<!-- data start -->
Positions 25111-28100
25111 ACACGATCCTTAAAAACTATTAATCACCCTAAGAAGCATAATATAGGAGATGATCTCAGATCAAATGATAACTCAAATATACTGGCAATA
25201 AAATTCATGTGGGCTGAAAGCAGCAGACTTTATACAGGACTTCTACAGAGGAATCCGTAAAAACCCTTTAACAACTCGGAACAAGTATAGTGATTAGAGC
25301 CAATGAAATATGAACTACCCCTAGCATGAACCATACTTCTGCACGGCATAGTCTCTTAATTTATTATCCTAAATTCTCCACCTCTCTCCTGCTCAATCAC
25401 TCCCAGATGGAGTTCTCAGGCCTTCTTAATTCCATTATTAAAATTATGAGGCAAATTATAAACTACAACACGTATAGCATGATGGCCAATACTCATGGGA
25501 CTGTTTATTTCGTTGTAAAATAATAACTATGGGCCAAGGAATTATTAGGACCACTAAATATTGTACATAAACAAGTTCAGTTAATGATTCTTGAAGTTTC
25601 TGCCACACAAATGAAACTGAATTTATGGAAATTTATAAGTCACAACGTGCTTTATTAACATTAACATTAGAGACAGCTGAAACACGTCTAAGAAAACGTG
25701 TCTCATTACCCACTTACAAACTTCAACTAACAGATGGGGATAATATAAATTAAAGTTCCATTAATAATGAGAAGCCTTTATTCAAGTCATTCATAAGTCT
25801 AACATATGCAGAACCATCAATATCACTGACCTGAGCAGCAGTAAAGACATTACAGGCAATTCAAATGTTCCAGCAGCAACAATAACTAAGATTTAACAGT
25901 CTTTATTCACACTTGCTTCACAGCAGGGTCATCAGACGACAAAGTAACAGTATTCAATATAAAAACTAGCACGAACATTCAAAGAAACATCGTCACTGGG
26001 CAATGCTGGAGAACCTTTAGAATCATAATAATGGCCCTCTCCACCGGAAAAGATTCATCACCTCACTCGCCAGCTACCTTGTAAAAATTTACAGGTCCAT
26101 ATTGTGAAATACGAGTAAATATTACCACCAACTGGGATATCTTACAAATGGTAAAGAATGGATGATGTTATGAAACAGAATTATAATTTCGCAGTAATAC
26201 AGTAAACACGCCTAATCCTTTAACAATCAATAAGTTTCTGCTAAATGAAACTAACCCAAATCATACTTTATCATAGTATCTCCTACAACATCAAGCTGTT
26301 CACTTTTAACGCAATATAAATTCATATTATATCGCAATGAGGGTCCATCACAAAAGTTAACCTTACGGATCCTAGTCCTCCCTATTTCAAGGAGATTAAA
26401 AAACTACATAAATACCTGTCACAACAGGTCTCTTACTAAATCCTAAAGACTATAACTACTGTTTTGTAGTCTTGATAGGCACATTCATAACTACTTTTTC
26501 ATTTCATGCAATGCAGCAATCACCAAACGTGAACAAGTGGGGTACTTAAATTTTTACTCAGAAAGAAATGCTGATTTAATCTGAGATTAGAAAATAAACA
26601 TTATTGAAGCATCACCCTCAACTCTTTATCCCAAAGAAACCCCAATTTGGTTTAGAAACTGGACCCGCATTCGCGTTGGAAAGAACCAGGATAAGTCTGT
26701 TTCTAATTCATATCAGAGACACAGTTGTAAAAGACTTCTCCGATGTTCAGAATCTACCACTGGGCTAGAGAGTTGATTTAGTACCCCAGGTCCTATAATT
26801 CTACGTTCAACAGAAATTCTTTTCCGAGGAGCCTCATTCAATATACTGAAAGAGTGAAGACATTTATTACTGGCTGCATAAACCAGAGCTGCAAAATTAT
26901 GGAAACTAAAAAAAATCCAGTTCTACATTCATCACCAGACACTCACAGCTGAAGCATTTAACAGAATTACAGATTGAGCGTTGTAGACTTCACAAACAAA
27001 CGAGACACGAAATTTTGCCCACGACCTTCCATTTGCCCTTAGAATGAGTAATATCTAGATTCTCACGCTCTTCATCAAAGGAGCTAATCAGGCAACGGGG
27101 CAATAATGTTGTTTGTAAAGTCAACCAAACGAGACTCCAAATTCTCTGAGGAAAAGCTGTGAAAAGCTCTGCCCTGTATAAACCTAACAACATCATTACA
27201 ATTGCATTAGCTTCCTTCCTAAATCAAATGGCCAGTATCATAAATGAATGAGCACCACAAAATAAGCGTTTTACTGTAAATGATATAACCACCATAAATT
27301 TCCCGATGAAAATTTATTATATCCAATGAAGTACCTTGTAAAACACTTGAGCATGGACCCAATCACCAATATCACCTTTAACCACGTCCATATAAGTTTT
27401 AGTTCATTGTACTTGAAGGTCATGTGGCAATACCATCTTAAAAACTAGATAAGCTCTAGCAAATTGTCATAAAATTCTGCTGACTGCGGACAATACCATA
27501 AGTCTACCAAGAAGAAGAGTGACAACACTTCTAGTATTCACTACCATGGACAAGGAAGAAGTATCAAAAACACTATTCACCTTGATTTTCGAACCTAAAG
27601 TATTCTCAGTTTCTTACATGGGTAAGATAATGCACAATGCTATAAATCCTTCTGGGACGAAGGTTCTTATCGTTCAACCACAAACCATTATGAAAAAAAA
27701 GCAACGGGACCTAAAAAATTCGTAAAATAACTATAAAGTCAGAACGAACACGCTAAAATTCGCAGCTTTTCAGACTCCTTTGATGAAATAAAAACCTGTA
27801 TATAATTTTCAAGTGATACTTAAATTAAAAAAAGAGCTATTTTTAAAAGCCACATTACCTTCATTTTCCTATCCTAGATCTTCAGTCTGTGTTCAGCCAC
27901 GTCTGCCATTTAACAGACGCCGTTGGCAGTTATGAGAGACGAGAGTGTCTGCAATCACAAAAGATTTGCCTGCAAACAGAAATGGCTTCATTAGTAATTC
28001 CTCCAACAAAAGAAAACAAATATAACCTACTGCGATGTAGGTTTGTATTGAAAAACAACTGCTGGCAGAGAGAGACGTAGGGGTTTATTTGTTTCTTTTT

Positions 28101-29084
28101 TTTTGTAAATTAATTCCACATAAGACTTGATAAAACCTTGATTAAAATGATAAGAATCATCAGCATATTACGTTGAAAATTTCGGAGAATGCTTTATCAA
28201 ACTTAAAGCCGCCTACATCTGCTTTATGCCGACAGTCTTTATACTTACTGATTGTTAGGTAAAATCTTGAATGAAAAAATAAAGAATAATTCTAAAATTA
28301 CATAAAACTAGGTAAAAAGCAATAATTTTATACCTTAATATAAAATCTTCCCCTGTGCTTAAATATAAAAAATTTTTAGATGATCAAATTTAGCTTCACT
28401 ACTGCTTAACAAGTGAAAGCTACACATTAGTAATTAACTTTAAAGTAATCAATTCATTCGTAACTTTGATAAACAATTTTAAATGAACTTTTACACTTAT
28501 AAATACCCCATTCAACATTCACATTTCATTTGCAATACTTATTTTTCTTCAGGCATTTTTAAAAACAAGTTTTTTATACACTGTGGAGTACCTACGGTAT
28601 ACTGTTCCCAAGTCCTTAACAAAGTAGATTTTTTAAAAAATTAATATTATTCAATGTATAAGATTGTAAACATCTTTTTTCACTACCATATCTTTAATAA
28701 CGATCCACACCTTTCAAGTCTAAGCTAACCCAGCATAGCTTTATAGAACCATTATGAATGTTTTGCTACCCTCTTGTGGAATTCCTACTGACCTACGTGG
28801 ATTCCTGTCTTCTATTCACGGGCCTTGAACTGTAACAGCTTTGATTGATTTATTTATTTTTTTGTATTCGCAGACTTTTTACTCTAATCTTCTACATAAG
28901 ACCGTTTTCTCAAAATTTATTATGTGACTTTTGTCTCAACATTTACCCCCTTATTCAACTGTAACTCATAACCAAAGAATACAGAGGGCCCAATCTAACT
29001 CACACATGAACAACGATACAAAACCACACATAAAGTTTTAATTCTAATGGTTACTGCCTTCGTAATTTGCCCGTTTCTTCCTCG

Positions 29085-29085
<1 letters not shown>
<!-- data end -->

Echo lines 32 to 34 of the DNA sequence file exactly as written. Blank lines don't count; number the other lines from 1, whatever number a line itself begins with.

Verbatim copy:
Positions 28101-29084
28101 TTTTGTAAATTAATTCCACATAAGACTTGATAAAACCTTGATTAAAATGATAAGAATCATCAGCATATTACGTTGAAAATTTCGGAGAATGCTTTATCAA
28201 ACTTAAAGCCGCCTACATCTGCTTTATGCCGACAGTCTTTATACTTACTGATTGTTAGGTAAAATCTTGAATGAAAAAATAAAGAATAATTCTAAAATTA